Here at OzLabs, we have an unfortunate habit of making our shiny Power computers very sad, which is a common problem in systems programming and kernel hacking. When this happens, we like having logs. In particular, we like to have the kernel log and the OPAL firmware log, which are, very surprisingly, rather helpful when debugging kernel and firmware issues.
Here's how to get them.
You're lucky enough that your machine is still up, yay! As every Linux sysadmin knows, you can just grab the kernel log using
As for the OPAL log: we can simply ask OPAL to tell us where its log is located in memory, copy it from there, and hand it over to userspace. In Linux, as per standard Unix conventions, we do this by exposing the log as a file, which can be found in
msglog file reports itself as size 0 (I'm not sure exactly why, but I think it's due to limitations in sysfs), so if you try to copy the file with
cp, you end up with just a blank file. However, you can read it with
xmon is a really handy in-kernel debugger for PowerPC that allows you to do basic debugging over the console without hooking up a second machine to use with
kgdb. On our development systems, we often configure
xmon to automatically begin debugging whenever we hit an oops or panic (using
xmon=on on the kernel command line, or the
XMON_DEFAULT Kconfig option). It can also be manually triggered:
root@p86:~# echo x > /proc/sysrq-trigger sysrq: SysRq : Entering xmon cpu 0x7: Vector: 0 at [c000000fcd717a80] pc: c000000000085ad8: sysrq_handle_xmon+0x68/0x80 lr: c000000000085ad8: sysrq_handle_xmon+0x68/0x80 sp: c000000fcd717be0 msr: 9000000000009033 current = 0xc000000fcd689200 paca = 0xc00000000fe01c00 softe: 0 irq_happened: 0x01 pid = 7127, comm = bash Linux version 4.5.0-ajd-11118-g968f3e3 (ajd@ka1) (gcc version 5.2.1 20150930 (GCC) ) #1 SMP Tue Mar 22 17:01:58 AEDT 2016 enter ? for help 7:mon>
xmon, simply type
dl to dump out the kernel log. If you'd like to page through the log rather than dump the entire thing at once, use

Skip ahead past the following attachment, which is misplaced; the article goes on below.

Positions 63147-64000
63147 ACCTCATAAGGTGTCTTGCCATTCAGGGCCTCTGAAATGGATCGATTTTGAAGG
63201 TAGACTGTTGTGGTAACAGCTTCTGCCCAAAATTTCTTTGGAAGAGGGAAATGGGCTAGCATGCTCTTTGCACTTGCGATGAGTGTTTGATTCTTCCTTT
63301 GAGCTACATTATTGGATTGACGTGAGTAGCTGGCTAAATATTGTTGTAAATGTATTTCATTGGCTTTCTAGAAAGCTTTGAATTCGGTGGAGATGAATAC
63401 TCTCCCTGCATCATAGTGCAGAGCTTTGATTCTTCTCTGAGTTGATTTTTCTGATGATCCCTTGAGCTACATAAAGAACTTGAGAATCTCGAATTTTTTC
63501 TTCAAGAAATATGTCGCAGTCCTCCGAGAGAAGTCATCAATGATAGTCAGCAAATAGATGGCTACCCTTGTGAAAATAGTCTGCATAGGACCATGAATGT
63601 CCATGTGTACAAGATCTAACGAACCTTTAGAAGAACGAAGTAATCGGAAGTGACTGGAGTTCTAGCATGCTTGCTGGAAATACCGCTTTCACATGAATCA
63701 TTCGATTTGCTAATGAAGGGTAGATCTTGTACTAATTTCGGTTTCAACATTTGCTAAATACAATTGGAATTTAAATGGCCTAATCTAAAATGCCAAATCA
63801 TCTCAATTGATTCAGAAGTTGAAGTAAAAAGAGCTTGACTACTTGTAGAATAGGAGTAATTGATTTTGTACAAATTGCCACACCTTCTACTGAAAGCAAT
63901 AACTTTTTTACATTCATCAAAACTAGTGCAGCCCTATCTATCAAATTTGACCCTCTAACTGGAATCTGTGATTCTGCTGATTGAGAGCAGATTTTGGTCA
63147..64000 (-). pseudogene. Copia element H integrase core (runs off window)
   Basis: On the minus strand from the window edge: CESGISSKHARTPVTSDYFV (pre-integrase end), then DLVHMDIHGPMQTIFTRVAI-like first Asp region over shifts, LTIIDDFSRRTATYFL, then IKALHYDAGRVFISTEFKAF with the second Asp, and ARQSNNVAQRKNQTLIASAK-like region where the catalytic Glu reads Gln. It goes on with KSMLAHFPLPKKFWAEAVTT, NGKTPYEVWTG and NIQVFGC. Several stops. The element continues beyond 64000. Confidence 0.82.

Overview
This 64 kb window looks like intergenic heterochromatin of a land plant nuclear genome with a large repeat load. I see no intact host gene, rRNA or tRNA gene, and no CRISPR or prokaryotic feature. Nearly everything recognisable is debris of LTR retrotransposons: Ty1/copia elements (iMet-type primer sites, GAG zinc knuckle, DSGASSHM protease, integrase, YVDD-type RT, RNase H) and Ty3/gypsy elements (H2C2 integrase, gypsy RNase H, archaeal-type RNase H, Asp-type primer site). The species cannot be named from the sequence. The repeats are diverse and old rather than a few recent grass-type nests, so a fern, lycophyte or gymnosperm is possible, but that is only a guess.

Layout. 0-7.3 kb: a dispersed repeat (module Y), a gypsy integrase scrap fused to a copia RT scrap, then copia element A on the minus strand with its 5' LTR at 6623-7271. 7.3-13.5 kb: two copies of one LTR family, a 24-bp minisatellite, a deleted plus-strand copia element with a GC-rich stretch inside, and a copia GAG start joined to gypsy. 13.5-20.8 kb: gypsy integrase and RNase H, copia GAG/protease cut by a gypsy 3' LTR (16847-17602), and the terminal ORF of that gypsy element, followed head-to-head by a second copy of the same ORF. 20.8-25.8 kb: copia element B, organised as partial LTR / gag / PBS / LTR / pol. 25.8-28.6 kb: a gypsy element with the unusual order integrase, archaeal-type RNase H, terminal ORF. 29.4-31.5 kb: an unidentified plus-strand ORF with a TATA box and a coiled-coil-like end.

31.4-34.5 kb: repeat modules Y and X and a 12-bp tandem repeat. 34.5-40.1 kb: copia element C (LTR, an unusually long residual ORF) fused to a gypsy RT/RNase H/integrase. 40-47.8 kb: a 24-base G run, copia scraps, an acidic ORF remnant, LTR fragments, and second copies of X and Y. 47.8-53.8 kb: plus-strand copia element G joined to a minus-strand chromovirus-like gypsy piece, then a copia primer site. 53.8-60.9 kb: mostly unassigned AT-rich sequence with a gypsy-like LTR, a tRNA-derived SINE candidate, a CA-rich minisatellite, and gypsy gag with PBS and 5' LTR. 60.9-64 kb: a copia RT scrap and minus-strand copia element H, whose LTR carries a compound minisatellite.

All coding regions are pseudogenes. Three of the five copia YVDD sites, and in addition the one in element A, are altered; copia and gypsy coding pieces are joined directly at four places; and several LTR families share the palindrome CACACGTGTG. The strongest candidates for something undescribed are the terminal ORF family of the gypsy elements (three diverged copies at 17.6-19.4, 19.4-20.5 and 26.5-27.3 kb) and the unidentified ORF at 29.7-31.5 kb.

#<n> to split it into groups of
Until recently, it wasn't as easy to extract the OPAL log without knowing magic offsets. A couple of months ago, I was debugging a nasty CAPI issue and got rather frustrated by this, so one day when I had a couple of hours free I refactored the existing sysfs interface and added the
do command to
xmon. These patches will be included from kernel 4.6-rc1 onwards.
When you're done,
x will attempt to recover the machine and continue,
zr will reboot, and
zh will halt.
From the FSP
Sometimes, not even
xmon will help you. In production environments, you're not generally going to start a debugger every time you have an incident. Additionally, a serious hardware error can cause a 'checkstop', which completely halts the system. (Thankfully, end users don't see this very often, but kernel developers, on the other hand...)
This is where the Flexible Service Processor, or FSP, comes in. The FSP is an IBM-developed baseboard management controller used on most IBM-branded Power Systems machines, and is responsible for a whole range of things, including monitoring system health. Among its many capabilities, the FSP can automatically take "system dumps" when fatal errors occur, capturing designated regions of memory for later debugging. System dumps can be configured and triggered via the FSP's web interface, which is beyond the scope of this post but is documented in IBM Power Systems user manuals.